Living Soil and How Improving Soil Benefits Your Crops


The Living Soil and Its Improvement

living soil

Few of us realise how much we rely on the soil for our well-being. We should therefore do everything we can to conserve the soil’s resources and increase its productivity so that the resultant rewards may benefit those who follow us. As Sir Albert Howard, that great conservationist once wrote, ‘a fertile soil means healthy crops, healthy livestock, and healthy human beings’.

The soil is not inert dead material but contains myriads of living organisms which must be present if crops are to flourish. There are of course, many types of soil, including loamy, sandy, chalky or limey, clay and peaty but undoubtedly the best for producing vegetables, fruit and flowers is one in which there is plenty of humus.


Plants growing in chalky soils often suffer from chlorosis or yellowing of the leaves resulting in poor growth. Sandy soil dries out quickly, while clay soil may settle down like cement.

Working-in bulky, humus-forming material or ‘ripe’ compost is excellent for improving soil, indeed all of these soils benefit from it. On naturally peaty ground which contains plenty of organic matter, some extra drainage may be necessary. The black peats are nearly always waterlogged whereas brown peaty lands are easier to cultivate and give better returns.

The land has to be fed and soil has to be improved. This can be done in several ways; by using artificial fertilisers, applying good compost, using farmyard manure, or a mixture of all these methods. Experience has shown that the continual use of bag fertilisers, will in time, lead to an almost lifeless soil that needs to be constantly replenished with the same fertilisers if it is to produce even a token crop of indifferent quality.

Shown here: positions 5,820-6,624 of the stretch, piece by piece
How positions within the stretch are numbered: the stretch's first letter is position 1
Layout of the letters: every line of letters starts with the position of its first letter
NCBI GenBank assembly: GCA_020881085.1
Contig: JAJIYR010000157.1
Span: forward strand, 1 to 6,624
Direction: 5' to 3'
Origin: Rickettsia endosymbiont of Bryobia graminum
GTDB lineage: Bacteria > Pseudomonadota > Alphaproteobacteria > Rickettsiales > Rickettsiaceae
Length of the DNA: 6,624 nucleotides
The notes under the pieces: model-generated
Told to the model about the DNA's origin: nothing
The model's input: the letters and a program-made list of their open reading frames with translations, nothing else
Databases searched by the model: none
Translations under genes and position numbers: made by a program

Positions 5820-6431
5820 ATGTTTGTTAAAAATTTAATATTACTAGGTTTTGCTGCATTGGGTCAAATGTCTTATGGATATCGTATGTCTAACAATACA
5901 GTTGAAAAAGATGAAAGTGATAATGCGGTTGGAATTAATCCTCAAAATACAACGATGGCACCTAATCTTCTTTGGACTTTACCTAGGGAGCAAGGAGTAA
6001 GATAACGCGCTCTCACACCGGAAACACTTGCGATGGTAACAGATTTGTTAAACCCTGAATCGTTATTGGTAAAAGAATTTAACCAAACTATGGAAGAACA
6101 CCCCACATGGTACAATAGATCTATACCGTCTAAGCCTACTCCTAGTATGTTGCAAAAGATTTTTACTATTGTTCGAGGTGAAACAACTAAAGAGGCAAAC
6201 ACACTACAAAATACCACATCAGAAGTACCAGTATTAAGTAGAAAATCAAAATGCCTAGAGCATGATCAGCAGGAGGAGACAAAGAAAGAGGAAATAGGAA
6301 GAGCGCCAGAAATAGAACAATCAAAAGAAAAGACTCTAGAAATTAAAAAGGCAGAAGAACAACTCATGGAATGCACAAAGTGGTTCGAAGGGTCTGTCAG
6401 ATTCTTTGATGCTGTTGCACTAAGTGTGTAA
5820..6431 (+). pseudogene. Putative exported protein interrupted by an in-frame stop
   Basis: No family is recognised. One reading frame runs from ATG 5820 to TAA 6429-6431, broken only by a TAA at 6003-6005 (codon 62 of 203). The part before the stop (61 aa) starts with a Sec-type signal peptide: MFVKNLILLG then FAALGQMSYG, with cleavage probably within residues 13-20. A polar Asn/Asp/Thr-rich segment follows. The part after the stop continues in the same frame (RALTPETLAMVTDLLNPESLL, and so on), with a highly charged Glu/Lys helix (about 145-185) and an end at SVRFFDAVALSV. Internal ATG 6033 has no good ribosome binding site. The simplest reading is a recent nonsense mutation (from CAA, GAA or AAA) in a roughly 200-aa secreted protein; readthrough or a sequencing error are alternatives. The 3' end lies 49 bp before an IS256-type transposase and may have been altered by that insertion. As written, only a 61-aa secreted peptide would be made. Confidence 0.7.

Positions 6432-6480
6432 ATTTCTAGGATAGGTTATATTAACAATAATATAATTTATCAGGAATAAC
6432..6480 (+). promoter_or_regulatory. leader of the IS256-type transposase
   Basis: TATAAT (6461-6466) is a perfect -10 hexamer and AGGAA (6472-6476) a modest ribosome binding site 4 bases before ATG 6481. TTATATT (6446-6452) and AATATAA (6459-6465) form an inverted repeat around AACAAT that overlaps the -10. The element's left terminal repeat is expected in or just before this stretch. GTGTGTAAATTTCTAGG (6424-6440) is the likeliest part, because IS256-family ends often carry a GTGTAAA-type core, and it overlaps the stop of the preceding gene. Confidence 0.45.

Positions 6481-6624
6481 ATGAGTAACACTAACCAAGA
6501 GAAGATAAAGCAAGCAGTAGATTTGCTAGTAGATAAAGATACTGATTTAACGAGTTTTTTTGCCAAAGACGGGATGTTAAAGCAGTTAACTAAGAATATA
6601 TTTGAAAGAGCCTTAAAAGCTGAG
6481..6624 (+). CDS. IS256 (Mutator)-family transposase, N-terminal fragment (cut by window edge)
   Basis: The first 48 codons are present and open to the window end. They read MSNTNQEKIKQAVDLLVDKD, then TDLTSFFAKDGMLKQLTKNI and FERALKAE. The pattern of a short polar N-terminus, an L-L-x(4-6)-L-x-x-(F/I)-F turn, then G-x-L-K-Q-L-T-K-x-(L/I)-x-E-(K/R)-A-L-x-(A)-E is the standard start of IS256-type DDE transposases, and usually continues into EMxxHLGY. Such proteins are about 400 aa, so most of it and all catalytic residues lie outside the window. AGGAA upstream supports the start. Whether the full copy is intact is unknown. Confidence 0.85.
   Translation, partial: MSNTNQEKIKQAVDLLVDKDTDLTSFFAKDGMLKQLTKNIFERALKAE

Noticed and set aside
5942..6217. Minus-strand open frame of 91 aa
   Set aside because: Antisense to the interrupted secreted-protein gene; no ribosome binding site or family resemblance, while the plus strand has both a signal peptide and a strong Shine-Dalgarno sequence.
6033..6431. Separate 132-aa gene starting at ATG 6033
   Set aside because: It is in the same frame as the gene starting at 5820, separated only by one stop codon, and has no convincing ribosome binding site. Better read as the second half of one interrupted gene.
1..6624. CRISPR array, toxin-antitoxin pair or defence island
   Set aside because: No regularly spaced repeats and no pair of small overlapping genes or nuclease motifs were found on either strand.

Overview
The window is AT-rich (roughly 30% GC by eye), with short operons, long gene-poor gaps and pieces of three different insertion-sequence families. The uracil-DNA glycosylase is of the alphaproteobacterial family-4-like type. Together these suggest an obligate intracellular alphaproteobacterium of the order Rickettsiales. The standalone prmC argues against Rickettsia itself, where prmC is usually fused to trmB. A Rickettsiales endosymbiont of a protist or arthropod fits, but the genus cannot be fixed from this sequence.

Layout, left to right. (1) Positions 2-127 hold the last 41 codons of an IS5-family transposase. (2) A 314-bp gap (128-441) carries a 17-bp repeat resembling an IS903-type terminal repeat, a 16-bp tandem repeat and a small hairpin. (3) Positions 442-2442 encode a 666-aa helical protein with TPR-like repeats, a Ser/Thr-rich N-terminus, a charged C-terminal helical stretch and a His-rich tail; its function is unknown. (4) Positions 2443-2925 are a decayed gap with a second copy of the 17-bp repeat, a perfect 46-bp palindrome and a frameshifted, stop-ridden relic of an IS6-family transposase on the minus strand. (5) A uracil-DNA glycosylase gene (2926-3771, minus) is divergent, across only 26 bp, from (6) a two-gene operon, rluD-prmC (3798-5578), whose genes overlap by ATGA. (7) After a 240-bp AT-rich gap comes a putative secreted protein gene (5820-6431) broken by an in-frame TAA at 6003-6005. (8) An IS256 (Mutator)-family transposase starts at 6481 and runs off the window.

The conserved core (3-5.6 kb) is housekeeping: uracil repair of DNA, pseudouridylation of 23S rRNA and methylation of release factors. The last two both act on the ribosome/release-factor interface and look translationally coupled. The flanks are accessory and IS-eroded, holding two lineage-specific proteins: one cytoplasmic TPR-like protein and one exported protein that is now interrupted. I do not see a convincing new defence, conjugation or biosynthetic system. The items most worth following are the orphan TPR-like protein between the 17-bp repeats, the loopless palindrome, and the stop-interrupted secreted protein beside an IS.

For too long, instead of feeding the soil and improving soil quality, we have been content to feed the plants, where necessary often depending on artificial fertilisers in the belief that crops will be heavier and better. Organic gardeners know from experience that a good dark soil, rich in organic humus matter, produces better crops of higher nutritional balance and is a true example of living soil.

Many gardeners can claim from experience that the free use of compost has produced better, healthier plants and well flavoured vegetables and fruits. Plants raised by natural methods are more robust and less liable to attacks by pests and diseases. Healthy crops used for food result in healthy human beings, for our health depends largely upon what we eat.

How the land is treated for improving soil quality, will depend whether or not our food will contain its adequate supply of those properties which cannot be expressed in chemical formulae, but whose presence is made known by the good effect they produce on our health.  It is therefore necessary in the interest of quality as well as quantity, for there to be present in the growing medium, the right amount of humus, having the proper physical and biological content so that plants can function properly.

Because of wrong treatment and the urge to gain more rapid results, the soil so often becomes exhausted before nature can replace the loss. This is why organically minded gardeners go in for composting, using animal and garden wastes of all kinds, including weeds and fallen leaves as well as kitchen refuse, to make a compost heap.